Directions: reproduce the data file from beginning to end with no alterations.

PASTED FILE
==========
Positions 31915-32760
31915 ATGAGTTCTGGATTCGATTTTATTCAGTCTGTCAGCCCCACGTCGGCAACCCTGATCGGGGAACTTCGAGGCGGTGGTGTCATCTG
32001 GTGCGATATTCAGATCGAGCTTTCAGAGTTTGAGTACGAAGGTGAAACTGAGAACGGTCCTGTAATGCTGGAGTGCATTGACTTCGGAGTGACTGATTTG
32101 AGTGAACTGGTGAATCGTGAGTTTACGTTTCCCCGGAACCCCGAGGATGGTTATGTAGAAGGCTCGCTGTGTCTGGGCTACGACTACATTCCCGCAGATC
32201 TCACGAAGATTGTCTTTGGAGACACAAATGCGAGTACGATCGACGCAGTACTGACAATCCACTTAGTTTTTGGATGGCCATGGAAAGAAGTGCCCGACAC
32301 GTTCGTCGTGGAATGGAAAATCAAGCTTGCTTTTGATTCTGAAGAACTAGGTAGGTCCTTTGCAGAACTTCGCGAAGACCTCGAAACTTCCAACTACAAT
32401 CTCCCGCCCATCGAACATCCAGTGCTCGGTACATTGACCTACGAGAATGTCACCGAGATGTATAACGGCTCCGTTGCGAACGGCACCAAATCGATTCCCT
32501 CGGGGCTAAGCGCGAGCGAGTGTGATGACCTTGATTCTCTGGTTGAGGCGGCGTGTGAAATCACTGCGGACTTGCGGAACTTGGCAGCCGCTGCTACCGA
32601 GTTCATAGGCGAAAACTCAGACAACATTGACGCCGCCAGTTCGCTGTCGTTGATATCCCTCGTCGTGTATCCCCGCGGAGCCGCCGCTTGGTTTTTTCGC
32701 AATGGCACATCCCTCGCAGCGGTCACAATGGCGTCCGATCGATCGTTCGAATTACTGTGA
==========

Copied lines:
Positions 31915-32760
31915 ATGAGTTCTGGATTCGATTTTATTCAGTCTGTCAGCCCCACGTCGGCAACCCTGATCGGGGAACTTCGAGGCGGTGGTGTCATCTG
32001 GTGCGATATTCAGATCGAGCTTTCAGAGTTTGAGTACGAAGGTGAAACTGAGAACGGTCCTGTAATGCTGGAGTGCATTGACTTCGGAGTGACTGATTTG
32101 AGTGAACTGGTGAATCGTGAGTTTACGTTTCCCCGGAACCCCGAGGATGGTTATGTAGAAGGCTCGCTGTGTCTGGGCTACGACTACATTCCCGCAGATC
32201 TCACGAAGATTGTCTTTGGAGACACAAATGCGAGTACGATCGACGCAGTACTGACAATCCACTTAGTTTTTGGATGGCCATGGAAAGAAGTGCCCGACAC
32301 GTTCGTCGTGGAATGGAAAATCAAGCTTGCTTTTGATTCTGAAGAACTAGGTAGGTCCTTTGCAGAACTTCGCGAAGACCTCGAAACTTCCAACTACAAT
32401 CTCCCGCCCATCGAACATCCAGTGCTCGGTACATTGACCTACGAGAATGTCACCGAGATGTATAACGGCTCCGTTGCGAACGGCACCAAATCGATTCCCT
32501 CGGGGCTAAGCGCGAGCGAGTGTGATGACCTTGATTCTCTGGTTGAGGCGGCGTGTGAAATCACTGCGGACTTGCGGAACTTGGCAGCCGCTGCTACCGA
32601 GTTCATAGGCGAAAACTCAGACAACATTGACGCCGCCAGTTCGCTGTCGTTGATATCCCTCGTCGTGTATCCCCGCGGAGCCGCCGCTTGGTTTTTTCGC
32701 AATGGCACATCCCTCGCAGCGGTCACAATGGCGTCCGATCGATCGTTCGAATTACTGTGA